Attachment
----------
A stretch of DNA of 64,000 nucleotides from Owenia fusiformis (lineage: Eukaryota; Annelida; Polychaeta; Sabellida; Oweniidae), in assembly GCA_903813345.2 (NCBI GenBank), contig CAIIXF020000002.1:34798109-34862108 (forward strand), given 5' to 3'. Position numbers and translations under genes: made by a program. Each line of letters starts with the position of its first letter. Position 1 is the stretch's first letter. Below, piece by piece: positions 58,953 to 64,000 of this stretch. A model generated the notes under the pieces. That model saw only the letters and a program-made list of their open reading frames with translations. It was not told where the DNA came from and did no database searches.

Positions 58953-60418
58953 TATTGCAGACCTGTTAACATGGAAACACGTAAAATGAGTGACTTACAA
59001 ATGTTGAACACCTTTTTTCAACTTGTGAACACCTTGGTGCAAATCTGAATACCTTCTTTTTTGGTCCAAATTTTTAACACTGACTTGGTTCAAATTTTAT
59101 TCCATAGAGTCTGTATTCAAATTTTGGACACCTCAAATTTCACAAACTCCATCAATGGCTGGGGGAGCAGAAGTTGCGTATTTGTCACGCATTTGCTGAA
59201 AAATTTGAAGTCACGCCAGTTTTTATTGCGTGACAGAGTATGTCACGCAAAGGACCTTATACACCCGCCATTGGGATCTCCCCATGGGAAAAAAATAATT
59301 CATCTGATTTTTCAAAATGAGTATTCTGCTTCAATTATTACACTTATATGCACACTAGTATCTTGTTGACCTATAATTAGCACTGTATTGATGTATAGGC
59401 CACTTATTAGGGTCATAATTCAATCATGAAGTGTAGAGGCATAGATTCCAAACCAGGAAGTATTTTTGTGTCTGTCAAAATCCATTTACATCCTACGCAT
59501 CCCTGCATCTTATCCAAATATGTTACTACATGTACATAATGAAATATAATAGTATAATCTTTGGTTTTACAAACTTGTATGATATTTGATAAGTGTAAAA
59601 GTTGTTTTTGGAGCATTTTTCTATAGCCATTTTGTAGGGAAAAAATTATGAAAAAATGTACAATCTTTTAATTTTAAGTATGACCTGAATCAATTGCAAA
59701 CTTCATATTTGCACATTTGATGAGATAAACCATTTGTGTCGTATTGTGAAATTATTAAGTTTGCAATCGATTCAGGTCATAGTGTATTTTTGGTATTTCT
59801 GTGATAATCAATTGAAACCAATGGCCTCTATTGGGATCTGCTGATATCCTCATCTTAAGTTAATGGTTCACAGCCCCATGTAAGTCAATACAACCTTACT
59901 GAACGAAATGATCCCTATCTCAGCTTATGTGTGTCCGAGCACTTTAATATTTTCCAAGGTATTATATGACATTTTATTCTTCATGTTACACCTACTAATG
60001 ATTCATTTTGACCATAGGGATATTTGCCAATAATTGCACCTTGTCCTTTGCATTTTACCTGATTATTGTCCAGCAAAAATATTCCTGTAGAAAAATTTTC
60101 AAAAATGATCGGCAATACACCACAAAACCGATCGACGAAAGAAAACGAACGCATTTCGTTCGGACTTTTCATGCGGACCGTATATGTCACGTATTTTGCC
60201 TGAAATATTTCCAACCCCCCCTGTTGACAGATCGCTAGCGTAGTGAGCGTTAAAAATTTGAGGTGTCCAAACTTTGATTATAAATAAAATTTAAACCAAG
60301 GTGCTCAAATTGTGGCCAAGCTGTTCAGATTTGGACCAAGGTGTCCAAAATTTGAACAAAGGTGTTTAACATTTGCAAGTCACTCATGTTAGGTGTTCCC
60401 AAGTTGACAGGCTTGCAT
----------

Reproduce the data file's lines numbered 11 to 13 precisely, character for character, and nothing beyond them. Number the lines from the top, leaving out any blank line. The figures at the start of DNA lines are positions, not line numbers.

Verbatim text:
59701 CTTCATATTTGCACATTTGATGAGATAAACCATTTGTGTCGTATTGTGAAATTATTAAGTTTGCAATCGATTCAGGTCATAGTGTATTTTTGGTATTTCT
59801 GTGATAATCAATTGAAACCAATGGCCTCTATTGGGATCTGCTGATATCCTCATCTTAAGTTAATGGTTCACAGCCCCATGTAAGTCAATACAACCTTACT
59901 GAACGAAATGATCCCTATCTCAGCTTATGTGTGTCCGAGCACTTTAATATTTTCCAAGGTATTATATGACATTTTATTCTTCATGTTACACCTACTAATG